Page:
Plenty of people are in debt up to their eyeballs too. Another $2k might be a drop in the bucket as long as they can manage that monthly payment.

Not for me.

z31maniac
z31maniac MegaDork
12/17/21 1:33 a.m.

In reply to 11GTCS :

Never said it wasn't. What I've been trying to point out is there is weird machismo aspect about "I can fix it" vs "I'm perfectly capable of fixing it, but I'd rather pay someone else to do it."

 

The same thing happens around the auto vs manual debate. But I've said this multiple times and it seems to be ignored so I'll just shut up about it now.

wae
wae UberDork
12/17/21 6:39 a.m.

I know a guy who does mobile brake jobs and he just bought a 20 year old Lexus off one of his customers.  Apparently he did a brake job on it - front pads and rotors - and after a couple months the pedal started going to the floor.  The owner took it to a tire shop who sold him 4 crappy tires, new front rotors, pads, hoses, and calipers.  For $2k - and the tires were only about $300 of that.  Car still had no brakes and now also leaked brake fluid from the caliper because the hose wasn't torqued down properly.  They told the guy it would be another $4k or so to put in a new master cylinder/ABS unit, so he decided to get rid of the car.

A used brake booster unit was around $300 and the book calls for 3.6 hours of labor and two bottles of DOT3 to install.  But these guys took the previous owner for a $2000 ride throwing away nearly-new parts, doing work that didn't need to be done, left the car in worse condition than when they started, and happily took a chunk out of the guy's credit card.

I know that every shop isn't like that, but having some basic clue about how to work on stuff at least reduces the chances that I'll run in to that sort of thing.  And it's why I don't mind when family, friends, and neighbors want me to take a look at their stuff.

yupididit
yupididit GRM+ Memberand PowerDork
12/17/21 8:34 a.m.
BA5 said:

I don't understand how people afford things when they can't fix stuff themselves.

 

Well poor people buy cheap cars that they can barely afford and they are one breakdown away from having no money at all. But, they need a car to work but don't have time and resources to fix their own either.

11GTCS
11GTCS Dork
12/17/21 9:26 a.m.

In reply to z31maniac :

I'm 100% with you, no disrespect meant if that's the way it came across.  Most of the time I end up paying the man car wise.  There's been a few times that hasn't been the option and in those times it's helpful to have a clue.   Trust me, there are things I can do and things I like to do.  Those two places don't always intersect. 

Appleseed
Appleseed MegaDork
12/17/21 9:29 a.m.
yupididit said:
BA5 said:

I don't understand how people afford things when they can't fix stuff themselves.

 

Well poor people buy cheap cars that they can barely afford and they are one breakdown away from having no money at all. But, they need a car to work but don't have time and resources to fix their own either.

This. 100%. Until youve been there, it will never make sense.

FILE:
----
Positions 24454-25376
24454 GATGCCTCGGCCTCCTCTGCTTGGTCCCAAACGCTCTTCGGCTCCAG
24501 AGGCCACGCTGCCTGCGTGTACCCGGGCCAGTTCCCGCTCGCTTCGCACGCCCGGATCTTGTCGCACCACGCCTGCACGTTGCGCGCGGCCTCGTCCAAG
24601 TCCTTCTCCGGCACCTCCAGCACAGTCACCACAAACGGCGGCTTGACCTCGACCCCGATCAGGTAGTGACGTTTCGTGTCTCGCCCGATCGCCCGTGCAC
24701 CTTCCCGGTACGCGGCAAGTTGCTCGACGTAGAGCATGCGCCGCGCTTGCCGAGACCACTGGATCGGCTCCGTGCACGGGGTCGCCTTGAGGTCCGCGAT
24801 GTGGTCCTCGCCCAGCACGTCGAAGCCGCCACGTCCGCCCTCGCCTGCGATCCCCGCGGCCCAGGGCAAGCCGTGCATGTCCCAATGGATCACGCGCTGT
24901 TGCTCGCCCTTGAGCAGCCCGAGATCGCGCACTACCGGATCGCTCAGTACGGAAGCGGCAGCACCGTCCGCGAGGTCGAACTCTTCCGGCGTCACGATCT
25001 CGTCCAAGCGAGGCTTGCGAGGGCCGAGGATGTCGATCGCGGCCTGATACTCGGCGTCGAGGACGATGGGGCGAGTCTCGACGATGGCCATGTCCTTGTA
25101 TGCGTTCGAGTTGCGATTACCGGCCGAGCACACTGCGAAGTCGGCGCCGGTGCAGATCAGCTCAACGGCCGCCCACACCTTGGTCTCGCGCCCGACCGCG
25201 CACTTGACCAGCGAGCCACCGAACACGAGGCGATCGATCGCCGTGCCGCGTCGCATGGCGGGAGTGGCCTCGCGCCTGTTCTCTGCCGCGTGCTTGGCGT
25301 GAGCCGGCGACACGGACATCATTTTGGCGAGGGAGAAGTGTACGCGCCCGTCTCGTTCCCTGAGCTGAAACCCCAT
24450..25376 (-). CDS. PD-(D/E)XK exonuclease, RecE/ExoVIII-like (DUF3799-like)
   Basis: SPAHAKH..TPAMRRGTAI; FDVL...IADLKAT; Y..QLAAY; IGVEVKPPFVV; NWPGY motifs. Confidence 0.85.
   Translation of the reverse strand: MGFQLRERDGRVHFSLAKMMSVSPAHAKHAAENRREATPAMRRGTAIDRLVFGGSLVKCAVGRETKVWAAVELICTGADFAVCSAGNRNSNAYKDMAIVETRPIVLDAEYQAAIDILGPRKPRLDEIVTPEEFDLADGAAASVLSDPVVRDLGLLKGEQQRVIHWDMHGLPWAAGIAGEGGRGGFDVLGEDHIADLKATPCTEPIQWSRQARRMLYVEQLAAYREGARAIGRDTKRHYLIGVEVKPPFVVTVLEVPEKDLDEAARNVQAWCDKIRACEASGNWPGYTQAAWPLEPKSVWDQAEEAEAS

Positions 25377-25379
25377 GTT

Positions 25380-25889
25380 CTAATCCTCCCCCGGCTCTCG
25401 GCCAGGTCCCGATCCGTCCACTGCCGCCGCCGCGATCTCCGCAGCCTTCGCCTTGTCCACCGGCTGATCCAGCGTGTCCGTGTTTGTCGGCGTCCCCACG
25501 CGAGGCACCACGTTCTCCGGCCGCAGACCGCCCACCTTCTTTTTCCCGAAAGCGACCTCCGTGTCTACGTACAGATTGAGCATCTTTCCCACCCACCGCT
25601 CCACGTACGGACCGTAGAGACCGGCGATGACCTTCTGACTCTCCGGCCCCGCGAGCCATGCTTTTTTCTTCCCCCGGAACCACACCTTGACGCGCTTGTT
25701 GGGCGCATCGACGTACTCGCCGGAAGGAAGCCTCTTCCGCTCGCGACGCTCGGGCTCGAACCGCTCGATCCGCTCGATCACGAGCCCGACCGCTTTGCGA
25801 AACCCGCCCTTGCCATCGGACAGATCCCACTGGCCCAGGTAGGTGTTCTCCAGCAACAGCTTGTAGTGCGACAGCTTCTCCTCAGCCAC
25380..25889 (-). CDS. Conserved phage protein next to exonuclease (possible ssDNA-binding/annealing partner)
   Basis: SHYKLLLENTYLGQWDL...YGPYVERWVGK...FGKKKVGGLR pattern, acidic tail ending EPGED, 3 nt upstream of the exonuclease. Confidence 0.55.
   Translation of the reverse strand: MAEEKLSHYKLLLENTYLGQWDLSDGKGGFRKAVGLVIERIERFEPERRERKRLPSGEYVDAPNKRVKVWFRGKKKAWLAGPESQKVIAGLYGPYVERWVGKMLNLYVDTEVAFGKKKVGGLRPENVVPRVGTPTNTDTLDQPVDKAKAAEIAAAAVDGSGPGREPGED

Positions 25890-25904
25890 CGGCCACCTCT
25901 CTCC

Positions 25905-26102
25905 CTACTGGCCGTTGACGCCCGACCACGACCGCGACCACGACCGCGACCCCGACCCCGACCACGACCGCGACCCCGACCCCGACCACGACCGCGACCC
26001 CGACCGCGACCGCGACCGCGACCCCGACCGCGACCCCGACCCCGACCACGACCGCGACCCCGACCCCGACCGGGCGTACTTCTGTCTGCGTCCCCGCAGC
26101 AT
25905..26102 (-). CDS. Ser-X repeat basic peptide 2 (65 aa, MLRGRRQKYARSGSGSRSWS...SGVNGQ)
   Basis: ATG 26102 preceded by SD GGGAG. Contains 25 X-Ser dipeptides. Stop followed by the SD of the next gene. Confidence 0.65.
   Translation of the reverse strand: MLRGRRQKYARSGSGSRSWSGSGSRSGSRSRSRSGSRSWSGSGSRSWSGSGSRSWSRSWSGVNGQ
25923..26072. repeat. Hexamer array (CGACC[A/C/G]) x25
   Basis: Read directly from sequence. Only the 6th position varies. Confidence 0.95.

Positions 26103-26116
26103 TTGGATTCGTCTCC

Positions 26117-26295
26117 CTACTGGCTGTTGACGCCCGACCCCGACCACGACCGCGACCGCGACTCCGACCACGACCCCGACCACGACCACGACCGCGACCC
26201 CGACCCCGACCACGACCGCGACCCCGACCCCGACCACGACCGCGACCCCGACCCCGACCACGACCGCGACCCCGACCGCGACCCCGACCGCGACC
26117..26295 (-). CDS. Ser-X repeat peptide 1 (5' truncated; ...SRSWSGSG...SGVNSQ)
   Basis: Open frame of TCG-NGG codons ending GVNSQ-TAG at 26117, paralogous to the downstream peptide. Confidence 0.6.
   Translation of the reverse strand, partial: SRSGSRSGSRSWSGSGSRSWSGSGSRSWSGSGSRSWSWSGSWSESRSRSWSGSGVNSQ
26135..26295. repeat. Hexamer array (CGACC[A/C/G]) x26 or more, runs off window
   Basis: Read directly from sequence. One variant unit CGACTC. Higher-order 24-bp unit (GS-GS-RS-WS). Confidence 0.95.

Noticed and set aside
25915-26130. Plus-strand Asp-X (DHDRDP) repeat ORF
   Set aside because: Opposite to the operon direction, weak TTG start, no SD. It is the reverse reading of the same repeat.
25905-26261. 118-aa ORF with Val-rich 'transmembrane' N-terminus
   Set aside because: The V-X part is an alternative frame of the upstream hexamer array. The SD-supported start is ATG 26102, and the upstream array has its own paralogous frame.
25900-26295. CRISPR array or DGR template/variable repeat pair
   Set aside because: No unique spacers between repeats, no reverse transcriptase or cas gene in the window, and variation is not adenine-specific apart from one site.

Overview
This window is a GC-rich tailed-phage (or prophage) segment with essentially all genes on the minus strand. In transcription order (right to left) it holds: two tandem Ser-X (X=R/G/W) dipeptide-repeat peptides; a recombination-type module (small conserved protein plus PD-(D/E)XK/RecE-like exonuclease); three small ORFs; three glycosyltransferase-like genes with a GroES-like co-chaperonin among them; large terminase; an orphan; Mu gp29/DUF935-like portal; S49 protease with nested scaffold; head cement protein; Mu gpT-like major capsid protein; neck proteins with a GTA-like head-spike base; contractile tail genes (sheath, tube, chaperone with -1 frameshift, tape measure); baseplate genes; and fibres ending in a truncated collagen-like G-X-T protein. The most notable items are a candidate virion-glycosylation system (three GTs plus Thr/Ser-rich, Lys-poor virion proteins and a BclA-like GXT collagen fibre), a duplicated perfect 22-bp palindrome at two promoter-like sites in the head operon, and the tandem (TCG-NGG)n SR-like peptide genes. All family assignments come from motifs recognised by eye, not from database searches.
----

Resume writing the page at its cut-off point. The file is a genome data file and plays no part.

P3PPY
P3PPY GRM+ Memberand Dork
12/18/21 12:38 a.m.
Olemiss540 said:

Used to deploy this hobby as a method of affording a toy that would have been otherwise out of reach. That transitioned to wrenching as a social activity with my local like minded enthusiasts. Now, forced to wrench because I have become competent enough to know how bad a job techs do when I try to farm anything out. 

Envy those with a trustworthy side mechanic. Muchas envy. 

Yes. This. All of this.

And the downside to knowing how to wrench is that I'm also an optimist so I figure I can "get a good deal" and then fix whatever is wrong, which ends up with me having a piece of crap car that never works right. OR me having a $7,000 Z4 for $2,500 that I love. i suppose that filters down as "you win some you lose some". 
 

My wife and I were having just this discussion a while back about how now that I don't have time/motivation to work on cars, we're getting glimpses of just how stupidly expensive car ownership is for most people! But recently I've gotten into this no-man's-land. Like with the Saab I didn't want to do the rusted rear brake lines, I just didn't. So I took it in and they quoted me like $400 for what I know is a 2 hour job in the driveway with some unions and tube. So I declined the work, got it home, and let it sit in the driveway since I didn't want to do the two hours of work. 
 

I resonate with all the "I learned it because I had to" stories. I'm just glad my mom (ha not my dad) had some hand tools back when I had my first car-repair need. One time no joke the guys at a pick-n-pull took pity on me and just gave me the well-worn brake pads I'd just pulled. It's touching to me, the kindness of that simple act. I was SO hard up, man. And so I've done thousands and thousands and thousands of repairs for free over the years, sometimes roping in friends to help, sometimes for people I don't know or just met because I saw their hood up alongside the highway and it didn't look like they were going to be able to swing it. I love troubleshooting so I enjoy being "that car guy". God blessed me with terrible cars so I could learn to help other people.

docwyte
docwyte PowerDork
12/18/21 11:27 a.m.

In reply to P3PPY :

This illustrates savings compared to shop rate.  The Porsche dealer wanted to charge me $1500 to change the spark plugs and coil packs on my 911 and that was just labor, since I already had the parts sitting on my work bench.

I went home and did it myself in under 3 hours, even though I'd never done it before.  I've heard that an experienced tech can get it done in under 2 hours.

RaabTheSaab
RaabTheSaab New Reader
12/18/21 1:16 p.m.

In reply to 11GTCS :

I'm 35 and I still call my dad at least once a month and ask him to teach me how to do stuff--whether it's fixing a sticky brake caliper, a broken dresser drawer, or a broken garbage disposal. A lot of these skills used to be passed down from generation to generation, but I think the tone of the later half of the 20th century and early 21st century has discouraged acquiring general skills, especially ones that encourage fixing a broken part rather than buying a new one.